Government employees’ union lawsuit may block debt limit law enforcement

In a move that highlights the growing political divide over raising the nation’s debt limit, the National Association of Government Employees (NAGE) has filed a lawsuit seeking to block the enforcement of a law that sets the debt limit.

Representing over 100,000 public and private sector employees across forty states, NAGE argues that the law is unconstitutional and violates the separation of powers between the executive and legislative branches of government.

The lawsuit, filed in Massachusetts’ federal trial court on Monday, contends that if the debt limit is reached, it would force President Biden and Treasury Secretary Janet Yellen to prioritize payments, effectively taking over Congress’s spending authority.

NAGE asserts that this would infringe upon the separation of powers as outlined in Articles I and II of the Constitution.

The organization is seeking an injunction to prevent the cancellation or suspension of federal government operations based on reaching the debt limit.

“The Debt Limit Statute is unconstitutional because it puts the President in a quandary to exercise discretion to continue borrowing to pay for the programs which Congress has heretofore duly authorized and for which Congress has appropriated funds or to stop borrowing and to determine which of these programs the President, and not the Congress, will suspend, curtail, or cancel altogether,” states the complaint.

NAGE warns that its members, including nearly 75,000 federal employees, are at risk of imminent layoffs or furloughs if the debt limit is not raised.

Treasury Secretary Yellen has also expressed concerns, noting that the U.S. could potentially default on its debt as early as June 1 if the borrowing limit is not increased.

Efforts to reach a bipartisan agreement on raising the debt ceiling have faced significant challenges.

President Joe Biden is set to meet with Speaker Kevin McCarthy and other congressional leaders at the White House to discuss the issue, but a resolution appears to be distant.

The lawsuit also invokes the 14th Amendment, which stipulates that the “validity of the public debt of the United States… shall not be questioned.”

NAGE argues that federal debts must be paid under this amendment, and any refusal to do so would violate constitutional obligations.

While some have suggested invoking the 14th Amendment to resolve the issue, Yellen has cautioned against it, stating that it would create a “constitutional crisis.”

She emphasized the importance of Congress raising the debt ceiling to ensure the stability of the financial system and the economy.

Biden and his team are approaching the prospect of a debt ceiling escape hatch that hinges on the 14th Amendment with extreme caution ahead of a pivotal meeting with congressional leaders at the White House on Tuesday.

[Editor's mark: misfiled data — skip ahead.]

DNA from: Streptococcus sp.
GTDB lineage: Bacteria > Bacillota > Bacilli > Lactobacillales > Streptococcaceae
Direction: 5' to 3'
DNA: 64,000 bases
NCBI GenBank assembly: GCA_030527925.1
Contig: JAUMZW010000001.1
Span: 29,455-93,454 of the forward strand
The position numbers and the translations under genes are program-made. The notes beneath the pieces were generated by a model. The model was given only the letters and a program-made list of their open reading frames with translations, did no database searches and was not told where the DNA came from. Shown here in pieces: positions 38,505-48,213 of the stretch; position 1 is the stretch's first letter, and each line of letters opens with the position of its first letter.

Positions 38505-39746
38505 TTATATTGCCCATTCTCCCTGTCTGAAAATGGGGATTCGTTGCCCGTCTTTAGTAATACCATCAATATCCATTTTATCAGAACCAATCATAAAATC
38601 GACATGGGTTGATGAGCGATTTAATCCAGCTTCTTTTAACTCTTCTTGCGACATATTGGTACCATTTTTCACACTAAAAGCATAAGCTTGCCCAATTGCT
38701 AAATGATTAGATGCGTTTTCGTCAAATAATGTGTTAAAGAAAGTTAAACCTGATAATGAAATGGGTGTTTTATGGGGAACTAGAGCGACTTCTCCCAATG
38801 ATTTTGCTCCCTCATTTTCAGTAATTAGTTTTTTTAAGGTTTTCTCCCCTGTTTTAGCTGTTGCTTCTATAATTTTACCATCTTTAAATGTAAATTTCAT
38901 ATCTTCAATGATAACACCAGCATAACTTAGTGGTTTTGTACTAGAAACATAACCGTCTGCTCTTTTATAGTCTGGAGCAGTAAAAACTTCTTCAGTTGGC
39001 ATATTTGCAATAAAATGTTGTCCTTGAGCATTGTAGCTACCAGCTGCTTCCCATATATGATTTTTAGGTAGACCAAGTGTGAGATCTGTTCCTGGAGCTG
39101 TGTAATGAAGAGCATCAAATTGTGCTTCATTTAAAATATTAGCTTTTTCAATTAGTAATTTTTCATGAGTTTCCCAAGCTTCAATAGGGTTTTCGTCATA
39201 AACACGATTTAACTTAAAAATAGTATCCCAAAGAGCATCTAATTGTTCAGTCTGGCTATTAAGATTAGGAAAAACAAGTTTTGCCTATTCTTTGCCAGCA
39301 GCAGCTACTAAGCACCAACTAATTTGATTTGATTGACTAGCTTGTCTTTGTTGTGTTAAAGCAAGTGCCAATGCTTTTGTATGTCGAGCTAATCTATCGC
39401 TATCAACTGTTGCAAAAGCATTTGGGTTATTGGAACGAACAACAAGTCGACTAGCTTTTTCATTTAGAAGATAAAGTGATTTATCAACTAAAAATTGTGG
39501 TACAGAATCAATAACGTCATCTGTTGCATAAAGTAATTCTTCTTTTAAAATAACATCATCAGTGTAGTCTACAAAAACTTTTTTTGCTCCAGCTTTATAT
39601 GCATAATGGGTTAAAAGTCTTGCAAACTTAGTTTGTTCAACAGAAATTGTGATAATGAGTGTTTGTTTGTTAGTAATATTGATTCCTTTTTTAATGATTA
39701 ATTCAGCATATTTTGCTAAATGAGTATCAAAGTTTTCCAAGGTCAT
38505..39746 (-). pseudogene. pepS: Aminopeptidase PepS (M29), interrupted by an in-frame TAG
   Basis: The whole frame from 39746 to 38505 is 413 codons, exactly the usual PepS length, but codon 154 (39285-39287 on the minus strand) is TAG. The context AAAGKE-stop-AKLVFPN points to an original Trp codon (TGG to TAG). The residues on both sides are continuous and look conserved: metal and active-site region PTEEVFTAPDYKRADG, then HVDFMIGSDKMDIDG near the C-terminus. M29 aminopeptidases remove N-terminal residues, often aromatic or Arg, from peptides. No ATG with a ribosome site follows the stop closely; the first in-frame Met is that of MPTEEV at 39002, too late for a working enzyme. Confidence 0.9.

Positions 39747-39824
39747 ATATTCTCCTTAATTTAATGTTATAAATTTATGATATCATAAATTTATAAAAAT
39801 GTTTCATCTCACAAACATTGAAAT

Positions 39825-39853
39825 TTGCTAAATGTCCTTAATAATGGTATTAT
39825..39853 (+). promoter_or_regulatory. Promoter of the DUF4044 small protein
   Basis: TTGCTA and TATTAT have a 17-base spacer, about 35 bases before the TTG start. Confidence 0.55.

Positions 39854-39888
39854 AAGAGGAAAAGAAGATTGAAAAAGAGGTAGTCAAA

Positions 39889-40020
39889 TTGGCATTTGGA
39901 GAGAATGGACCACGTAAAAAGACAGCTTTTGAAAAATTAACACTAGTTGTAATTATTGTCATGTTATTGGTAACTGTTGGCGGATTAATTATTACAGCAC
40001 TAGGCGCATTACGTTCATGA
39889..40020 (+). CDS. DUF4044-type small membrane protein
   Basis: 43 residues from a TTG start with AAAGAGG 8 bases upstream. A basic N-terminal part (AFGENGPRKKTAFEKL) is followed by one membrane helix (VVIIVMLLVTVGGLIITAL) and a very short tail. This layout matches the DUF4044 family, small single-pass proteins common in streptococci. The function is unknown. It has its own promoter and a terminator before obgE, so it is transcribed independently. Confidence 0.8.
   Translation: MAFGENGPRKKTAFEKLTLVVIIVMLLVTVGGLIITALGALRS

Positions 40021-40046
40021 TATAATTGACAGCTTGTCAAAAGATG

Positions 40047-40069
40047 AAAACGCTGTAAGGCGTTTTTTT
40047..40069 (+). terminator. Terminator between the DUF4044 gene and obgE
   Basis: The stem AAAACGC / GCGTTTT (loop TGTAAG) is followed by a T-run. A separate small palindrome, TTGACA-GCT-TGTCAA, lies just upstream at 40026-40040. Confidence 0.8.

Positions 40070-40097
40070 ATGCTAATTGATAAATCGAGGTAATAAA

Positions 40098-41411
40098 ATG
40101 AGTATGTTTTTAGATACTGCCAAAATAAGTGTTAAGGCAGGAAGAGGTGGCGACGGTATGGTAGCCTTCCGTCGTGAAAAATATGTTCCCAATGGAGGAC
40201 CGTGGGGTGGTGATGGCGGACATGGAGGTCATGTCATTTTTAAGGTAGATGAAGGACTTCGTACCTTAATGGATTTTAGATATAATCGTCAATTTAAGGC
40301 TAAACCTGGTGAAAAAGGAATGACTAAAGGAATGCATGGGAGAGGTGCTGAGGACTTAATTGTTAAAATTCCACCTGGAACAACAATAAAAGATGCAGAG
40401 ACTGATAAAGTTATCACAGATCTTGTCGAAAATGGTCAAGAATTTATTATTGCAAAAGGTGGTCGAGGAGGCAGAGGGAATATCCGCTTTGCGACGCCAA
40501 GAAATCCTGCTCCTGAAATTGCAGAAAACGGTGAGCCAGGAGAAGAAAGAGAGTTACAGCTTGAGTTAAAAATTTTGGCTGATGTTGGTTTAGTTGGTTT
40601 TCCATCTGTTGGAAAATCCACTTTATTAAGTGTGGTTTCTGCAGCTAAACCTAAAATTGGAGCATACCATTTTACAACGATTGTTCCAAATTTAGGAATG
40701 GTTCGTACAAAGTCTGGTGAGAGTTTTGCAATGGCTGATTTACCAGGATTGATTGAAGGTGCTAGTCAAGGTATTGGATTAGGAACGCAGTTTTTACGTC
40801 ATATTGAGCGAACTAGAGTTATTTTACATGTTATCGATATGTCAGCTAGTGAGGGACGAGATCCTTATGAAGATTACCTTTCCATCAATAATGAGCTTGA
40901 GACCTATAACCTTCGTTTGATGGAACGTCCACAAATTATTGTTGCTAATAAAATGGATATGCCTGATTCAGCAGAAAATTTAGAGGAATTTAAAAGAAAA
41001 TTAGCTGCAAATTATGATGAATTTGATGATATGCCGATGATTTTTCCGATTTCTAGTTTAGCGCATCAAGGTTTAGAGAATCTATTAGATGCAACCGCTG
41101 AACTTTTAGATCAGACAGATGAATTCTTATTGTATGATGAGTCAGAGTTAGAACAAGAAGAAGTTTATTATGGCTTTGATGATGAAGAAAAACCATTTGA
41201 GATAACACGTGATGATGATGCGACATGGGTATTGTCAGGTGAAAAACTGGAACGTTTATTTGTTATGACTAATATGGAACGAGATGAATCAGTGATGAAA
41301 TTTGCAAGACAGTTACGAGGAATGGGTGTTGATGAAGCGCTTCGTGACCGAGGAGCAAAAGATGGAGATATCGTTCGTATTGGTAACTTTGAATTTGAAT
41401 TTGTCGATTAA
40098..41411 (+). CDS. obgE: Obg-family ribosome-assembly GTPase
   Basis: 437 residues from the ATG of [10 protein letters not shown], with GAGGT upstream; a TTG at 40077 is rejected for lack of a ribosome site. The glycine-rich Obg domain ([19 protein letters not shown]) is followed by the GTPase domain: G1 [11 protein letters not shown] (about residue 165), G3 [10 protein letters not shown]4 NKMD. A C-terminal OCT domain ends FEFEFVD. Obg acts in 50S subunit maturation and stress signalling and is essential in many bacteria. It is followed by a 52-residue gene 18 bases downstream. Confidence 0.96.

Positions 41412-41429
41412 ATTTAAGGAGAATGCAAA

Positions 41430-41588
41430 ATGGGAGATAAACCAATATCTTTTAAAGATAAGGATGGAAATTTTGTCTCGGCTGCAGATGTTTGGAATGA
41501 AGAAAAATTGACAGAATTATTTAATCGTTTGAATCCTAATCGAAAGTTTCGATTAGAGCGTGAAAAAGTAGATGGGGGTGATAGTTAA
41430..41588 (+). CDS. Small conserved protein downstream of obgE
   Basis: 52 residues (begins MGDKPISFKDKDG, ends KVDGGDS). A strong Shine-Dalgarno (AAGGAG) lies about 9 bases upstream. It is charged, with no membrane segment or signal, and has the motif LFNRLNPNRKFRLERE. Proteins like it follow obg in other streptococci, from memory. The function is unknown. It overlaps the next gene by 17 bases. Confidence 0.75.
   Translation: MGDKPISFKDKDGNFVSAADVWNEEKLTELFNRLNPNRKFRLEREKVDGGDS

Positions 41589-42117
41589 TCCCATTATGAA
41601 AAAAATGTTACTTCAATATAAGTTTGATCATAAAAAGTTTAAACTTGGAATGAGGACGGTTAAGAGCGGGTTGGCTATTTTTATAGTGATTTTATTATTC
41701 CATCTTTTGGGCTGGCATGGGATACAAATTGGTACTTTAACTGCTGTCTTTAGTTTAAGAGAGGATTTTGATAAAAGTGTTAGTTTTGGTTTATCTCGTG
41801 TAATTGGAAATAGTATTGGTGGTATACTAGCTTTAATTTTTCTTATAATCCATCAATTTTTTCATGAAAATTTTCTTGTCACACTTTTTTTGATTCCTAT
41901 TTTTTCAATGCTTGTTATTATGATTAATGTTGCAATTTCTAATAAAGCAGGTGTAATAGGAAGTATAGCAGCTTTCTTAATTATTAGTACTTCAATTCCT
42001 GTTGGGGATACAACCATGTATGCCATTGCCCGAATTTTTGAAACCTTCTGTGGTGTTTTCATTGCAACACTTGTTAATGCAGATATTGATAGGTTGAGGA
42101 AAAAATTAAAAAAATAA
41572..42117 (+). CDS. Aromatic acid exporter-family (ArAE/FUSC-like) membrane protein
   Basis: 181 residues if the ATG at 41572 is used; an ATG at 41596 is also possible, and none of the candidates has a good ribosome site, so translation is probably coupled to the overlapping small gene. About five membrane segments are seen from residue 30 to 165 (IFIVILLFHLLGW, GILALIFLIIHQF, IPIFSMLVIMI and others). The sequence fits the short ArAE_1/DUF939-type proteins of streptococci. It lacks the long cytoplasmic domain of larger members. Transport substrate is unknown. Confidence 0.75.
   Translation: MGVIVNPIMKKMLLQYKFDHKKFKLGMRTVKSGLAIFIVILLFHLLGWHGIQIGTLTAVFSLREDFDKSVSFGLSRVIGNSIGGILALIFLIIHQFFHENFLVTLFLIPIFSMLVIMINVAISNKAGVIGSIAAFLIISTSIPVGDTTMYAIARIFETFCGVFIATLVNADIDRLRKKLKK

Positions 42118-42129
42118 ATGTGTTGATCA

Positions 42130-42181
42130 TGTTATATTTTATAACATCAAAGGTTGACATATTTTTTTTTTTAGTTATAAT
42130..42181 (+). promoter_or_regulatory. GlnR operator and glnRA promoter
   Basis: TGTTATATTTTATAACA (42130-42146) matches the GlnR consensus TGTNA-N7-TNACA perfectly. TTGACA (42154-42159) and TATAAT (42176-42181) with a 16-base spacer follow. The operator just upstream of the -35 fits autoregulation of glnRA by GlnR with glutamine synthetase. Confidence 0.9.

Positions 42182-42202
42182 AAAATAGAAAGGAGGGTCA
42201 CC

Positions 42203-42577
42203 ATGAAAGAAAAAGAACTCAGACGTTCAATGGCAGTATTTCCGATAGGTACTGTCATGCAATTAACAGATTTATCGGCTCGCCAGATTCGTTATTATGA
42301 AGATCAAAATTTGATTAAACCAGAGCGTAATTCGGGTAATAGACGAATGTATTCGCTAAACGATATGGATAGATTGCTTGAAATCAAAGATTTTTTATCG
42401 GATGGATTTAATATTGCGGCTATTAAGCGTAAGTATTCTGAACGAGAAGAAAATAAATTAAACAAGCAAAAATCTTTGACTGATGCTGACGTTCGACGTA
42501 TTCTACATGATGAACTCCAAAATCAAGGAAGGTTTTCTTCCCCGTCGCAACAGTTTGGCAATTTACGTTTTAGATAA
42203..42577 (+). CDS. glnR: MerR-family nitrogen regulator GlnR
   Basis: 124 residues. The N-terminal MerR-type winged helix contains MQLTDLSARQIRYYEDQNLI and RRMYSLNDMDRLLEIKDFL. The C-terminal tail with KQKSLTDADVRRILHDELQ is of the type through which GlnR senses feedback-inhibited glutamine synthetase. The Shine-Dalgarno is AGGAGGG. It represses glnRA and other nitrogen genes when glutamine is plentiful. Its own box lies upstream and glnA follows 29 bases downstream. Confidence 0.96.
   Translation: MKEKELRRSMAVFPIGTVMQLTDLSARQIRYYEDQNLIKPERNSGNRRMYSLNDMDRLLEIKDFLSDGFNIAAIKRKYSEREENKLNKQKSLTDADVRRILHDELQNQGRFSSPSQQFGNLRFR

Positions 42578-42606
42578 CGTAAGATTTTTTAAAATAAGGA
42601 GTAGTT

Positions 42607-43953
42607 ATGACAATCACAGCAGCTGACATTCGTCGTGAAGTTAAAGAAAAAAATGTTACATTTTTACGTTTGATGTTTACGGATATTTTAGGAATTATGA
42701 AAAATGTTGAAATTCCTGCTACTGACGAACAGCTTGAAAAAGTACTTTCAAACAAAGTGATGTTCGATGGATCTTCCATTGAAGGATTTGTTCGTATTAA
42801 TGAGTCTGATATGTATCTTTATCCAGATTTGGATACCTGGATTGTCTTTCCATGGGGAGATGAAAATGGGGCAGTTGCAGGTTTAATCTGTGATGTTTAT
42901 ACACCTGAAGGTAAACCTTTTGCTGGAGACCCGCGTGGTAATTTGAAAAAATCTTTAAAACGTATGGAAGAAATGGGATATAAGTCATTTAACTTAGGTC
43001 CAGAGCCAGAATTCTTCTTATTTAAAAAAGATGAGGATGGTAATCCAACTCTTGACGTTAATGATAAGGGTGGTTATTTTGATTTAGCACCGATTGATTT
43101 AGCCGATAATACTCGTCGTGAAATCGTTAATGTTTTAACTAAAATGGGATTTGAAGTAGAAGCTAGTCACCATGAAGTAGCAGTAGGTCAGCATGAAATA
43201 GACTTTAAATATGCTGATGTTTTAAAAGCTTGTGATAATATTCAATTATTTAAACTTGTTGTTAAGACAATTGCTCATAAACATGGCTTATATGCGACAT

Some officials have openly voiced concerns about the legal standing of using the 14th Amendment to solve the debt crisis and the potential financial ripple effects of going that route.

While not entirely ruling it out, Biden and other senior officials are hardly embracing the idea, which revolves around language in the 14th Amendment that says the public debt “shall not be questioned.”

The idea of using that language to allow Biden to unilaterally continue to issue debt has reportedly been floated privately within the administration.

As the lawsuit moves forward, it underscores the urgency and complexity surrounding the nation’s debt limit debate.

The president has previously expressed opposition to changes to the traditional debt ceiling process. Asked last October about abolishing the debt ceiling entirely, Biden called the idea “irresponsible.”

Mark Zandi, the chief economist at Moody’s Analytics who is often cited by Biden administration officials, told senators in March that a 14th Amendment declaration “seems the most viable option” if the nation is about to breach the debt limit.

“Investors would rightly wonder if using the 14th Amendment to abrogate the debt limit law would stand up in the courts, and even if so, what it means for our political system’s checks and balances. Given the constitutional crisis this would set off, financial markets would still be roiled, and a recession would ensue,” Zandi said in testimony before a Senate subcommittee on economic policy.

The outcome of this legal challenge could have significant implications for the balance of power between the executive and legislative branches, as well as the financial well-being of the country.

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